According to Palfey, she wishes she could have had some of the resources and opportunities that students now have, such as electives and other elements that make up the school. 

“I think that navigating the two buildings is slightly more difficult than when I went to AAHS.  Although the old bridge was narrower than the new one, we still made it to class on time.  Many of the courses that are offered were not offered when I went here as well. For example, Intro to Guitar, Intro to Piano, Robotic Engineering, Speciality Fashion, Food Challenges, Multicultural Foods, Computer Animations, just to name a few.  We had great electives but as education changed so have the course offerings.  I think it allows the students to explore their talents and interests,” Palfey said.

Walking the halls of a school she once attended allows K. Detwiler to feel certain emotions.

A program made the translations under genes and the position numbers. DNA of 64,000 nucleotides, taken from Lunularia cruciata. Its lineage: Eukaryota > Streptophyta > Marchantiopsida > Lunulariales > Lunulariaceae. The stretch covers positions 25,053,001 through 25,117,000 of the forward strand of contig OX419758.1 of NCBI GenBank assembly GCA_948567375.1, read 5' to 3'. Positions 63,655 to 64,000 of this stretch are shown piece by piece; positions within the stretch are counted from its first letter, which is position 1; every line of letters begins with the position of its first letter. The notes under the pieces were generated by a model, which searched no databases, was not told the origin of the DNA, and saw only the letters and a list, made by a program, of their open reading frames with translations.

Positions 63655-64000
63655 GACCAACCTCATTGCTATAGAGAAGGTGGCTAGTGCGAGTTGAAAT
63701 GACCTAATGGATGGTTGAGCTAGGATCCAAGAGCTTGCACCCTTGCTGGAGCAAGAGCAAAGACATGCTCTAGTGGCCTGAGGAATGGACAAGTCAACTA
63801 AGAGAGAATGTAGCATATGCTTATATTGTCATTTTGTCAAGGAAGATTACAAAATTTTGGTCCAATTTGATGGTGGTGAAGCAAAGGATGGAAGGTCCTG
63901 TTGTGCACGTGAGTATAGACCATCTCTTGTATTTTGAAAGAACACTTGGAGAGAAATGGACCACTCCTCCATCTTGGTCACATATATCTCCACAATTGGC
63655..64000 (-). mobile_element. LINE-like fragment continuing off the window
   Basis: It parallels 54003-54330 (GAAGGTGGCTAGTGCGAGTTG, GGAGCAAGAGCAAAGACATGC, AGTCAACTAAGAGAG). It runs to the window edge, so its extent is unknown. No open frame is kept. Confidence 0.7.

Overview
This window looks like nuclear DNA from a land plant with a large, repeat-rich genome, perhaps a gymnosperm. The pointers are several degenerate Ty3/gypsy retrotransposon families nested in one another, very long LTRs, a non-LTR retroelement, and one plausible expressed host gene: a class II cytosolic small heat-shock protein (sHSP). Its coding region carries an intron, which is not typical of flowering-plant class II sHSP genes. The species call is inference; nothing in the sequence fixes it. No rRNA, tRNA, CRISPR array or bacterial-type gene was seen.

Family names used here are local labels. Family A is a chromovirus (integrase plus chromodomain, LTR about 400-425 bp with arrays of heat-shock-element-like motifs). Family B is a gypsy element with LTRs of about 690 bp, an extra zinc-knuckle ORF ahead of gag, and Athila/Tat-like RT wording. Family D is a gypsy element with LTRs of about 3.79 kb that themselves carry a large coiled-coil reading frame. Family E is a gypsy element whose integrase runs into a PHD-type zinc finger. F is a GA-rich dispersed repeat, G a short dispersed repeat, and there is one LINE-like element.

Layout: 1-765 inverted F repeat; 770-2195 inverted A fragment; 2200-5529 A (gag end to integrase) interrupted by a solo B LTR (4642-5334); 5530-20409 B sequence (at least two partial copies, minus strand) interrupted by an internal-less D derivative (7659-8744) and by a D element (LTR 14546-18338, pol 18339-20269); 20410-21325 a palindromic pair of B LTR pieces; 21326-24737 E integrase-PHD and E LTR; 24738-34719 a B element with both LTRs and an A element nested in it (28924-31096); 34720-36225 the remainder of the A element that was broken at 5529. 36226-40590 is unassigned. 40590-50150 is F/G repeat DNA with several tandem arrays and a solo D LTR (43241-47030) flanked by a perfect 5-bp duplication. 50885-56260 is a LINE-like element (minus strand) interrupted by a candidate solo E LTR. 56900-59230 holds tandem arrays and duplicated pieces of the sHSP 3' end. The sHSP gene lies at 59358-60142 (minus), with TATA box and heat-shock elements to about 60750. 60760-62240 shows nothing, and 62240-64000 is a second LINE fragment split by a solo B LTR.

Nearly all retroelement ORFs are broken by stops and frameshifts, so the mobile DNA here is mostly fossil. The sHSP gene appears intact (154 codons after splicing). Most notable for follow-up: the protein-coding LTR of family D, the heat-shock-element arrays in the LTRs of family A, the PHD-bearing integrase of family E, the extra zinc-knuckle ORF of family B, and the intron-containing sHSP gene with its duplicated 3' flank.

“I am proud of the education I received here, and I am proud of our hometown.  I feel like I can really relate to the school and the students because this is how I grew up.  I experienced everything the students are experiencing and I can relate.  I think that’s what makes it work for me.  I am not an outsider looking in,” K.Detwiler said.

While in high school, Vanish participated in the music program and reflects on the new establishments made within the department. 

“I was also involved in the music program.  The new auditorium is fantastic as well as the music rooms.  I am so happy that these programs are still offered.  But some traditions remain as with the district, regional and state music performances.  One of my best memories is performing at Heinz Hall in Pittsburgh, and I will always remember traveling to the regional events to stay with host families,”  Vanish said.

Being a former student and now a teacher has given Palfey the opportunity to think about previous experiences and make new connections as she is still a part of the school.

“It is neat to think about the memories I made when I was here and to reflect on how it felt when I was sitting in some of the very classrooms that our current students sit in.  It allows me to empathize with my students and hopefully help them navigate these years of their lives,” Palfey said.